There were other stories and lots of notes about the intertwining characters. The setting of the earliest story I’ve written is 1944. A number of the stories take place in the eighties and nineties because that’s when I was writing them. I had grand plans for two short story collections and a novel; I even wrote the first chapter of the novel. Its present day is 1995, but the bulk of the story would be a flashback to 1965. Not all of these details were known in the stories’ first drafts, but have been fleshed out and added in over the years.

At some point I started calling them the Minnesota Stories, and I still have a fondness for them. The ones that focus on the extended family tend to be nice little stories. There’s a subset of the Minnesota Stories set in Duluth that are more tangential and edgier, however. Some are about Nick’s dad’s cousin, but the rest are about people who he knows or crosses paths with. Those stories and vignettes are more Raymond Carver inspired than Garrison Keillor inspired.

As my schedule permits, I’ll probably continue revisiting these pieces, revising them and putting them out as e-books. Realistically, I can now imagine someday having a modest collection of stories and a novella. If I ever get there I would probably look into a print version: I like to think that could be a solid regional seller. But that is still down a long, dusty country road . . .

Clothes cover.pngClothes Make the Man and Other Crimes is my latest e-book, a collection of four crime stories. In “The Sun Dress,” a dress, an affair, and a gun lead to a surprising and explosive confrontation. Officer Peggy Roberts makes a traffic stop and hopes to catch a killer in “Clothes Make the Man.” The flash fiction “Details, Details” illuminates the research behind David’s perfect plan to kill his boss. Finally, “First Impression” is a night on the town with a cold-blooded assassin who has made going unnoticed the cornerstone of his profession.

The lead character of “Clothes Make the Man,” police officer Peggy Roberts, had a cameo in my second Kate Sullivan mystery story, “Of Murder and Minidonuts.” Roberts will return in the third Kate Sullivan story when I get around to writing it.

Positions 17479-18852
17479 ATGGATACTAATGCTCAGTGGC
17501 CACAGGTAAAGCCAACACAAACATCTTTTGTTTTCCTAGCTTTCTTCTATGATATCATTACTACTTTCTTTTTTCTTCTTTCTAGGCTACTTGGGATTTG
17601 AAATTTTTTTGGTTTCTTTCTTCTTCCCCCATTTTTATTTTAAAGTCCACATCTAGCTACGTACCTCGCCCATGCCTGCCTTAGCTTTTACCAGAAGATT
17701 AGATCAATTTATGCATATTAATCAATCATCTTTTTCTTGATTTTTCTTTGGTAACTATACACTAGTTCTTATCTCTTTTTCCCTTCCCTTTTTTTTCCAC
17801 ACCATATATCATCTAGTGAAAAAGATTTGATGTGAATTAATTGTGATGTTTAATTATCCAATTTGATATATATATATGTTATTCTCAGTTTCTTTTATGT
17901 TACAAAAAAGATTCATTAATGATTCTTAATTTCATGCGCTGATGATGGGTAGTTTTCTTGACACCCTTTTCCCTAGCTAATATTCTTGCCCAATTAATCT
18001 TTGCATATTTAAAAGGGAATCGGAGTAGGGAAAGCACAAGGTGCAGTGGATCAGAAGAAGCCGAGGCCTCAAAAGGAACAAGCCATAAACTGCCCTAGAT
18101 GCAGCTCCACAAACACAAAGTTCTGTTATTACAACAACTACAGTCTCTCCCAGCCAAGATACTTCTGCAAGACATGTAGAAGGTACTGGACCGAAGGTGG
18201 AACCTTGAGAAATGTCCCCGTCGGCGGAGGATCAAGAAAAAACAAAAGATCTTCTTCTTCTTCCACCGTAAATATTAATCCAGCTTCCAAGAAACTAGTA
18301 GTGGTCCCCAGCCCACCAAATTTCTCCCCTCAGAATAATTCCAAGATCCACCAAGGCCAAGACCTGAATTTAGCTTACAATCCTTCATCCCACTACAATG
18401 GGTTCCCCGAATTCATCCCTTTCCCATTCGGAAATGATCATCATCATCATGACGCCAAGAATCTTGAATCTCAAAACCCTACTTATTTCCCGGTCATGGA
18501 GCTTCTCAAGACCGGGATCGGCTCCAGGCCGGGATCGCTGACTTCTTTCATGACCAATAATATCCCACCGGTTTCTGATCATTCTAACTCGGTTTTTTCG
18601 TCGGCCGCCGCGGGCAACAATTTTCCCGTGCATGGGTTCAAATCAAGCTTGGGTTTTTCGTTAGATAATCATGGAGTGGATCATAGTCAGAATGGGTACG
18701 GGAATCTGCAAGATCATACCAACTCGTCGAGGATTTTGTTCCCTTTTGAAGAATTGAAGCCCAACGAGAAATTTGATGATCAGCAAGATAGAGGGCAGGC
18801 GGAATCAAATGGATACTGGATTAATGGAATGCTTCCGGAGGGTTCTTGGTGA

“Clothes Make the Man” was my contribution to Writes of Spring, an anthology edited by Gary Schulze and his wife Pat Frovarp, the then-owners of the fabulous Once Upon a Crime Mystery Bookstore in Minneapolis.

For more than a decade they provided unwavering support for mystery writers in general and Twin Cities writers in particular. Even though for years I had but one mystery short story to my credit—my first Kate Sullivan story, “Out of the Jacuzzi, Into the Sauna,” in Resort to Murder—they always invited me to participate in their annual Writes of Spring signing event. They provided my second mystery credit when they included “Clothes Make the Man” in Writes of Spring, which celebrated the tenth anniversary of the Writes of Spring and the twenty-fifth anniversary of the bookstore.

So I was particularly saddened to learn that Gary had passed away just as I was preparing to release Clothes Make the Man and Other Crimes. A big thanks to both Gary and Pat for everything they have done for the mystery community of writers and readers. It was well deserved when they won a Raven Award from the Mystery Writers of America in 2011.

I’d also like to give a shout-out to Jeff Ayers, Kevin Lauderdale, and Michael Allan Mallory, whose insightful comments helped put an extra polish on each of the stories in Clothes Make the Man and Other Crimes.

SMPLogoI first stuck my toe into the water of self-publishing four years ago with “The Mailbox,” a revised version of my first pro sale. Then I got distracted by other things. Now that I’m a full-time freelancer, I’ve been getting back into it. I’ve got a handful of Kindle singles available and more projects on the way. Eventually I’ll have all my e-books available for Kindle, Nook, and iBooks, but I’m not there yet; all the links in this post are to Amazon.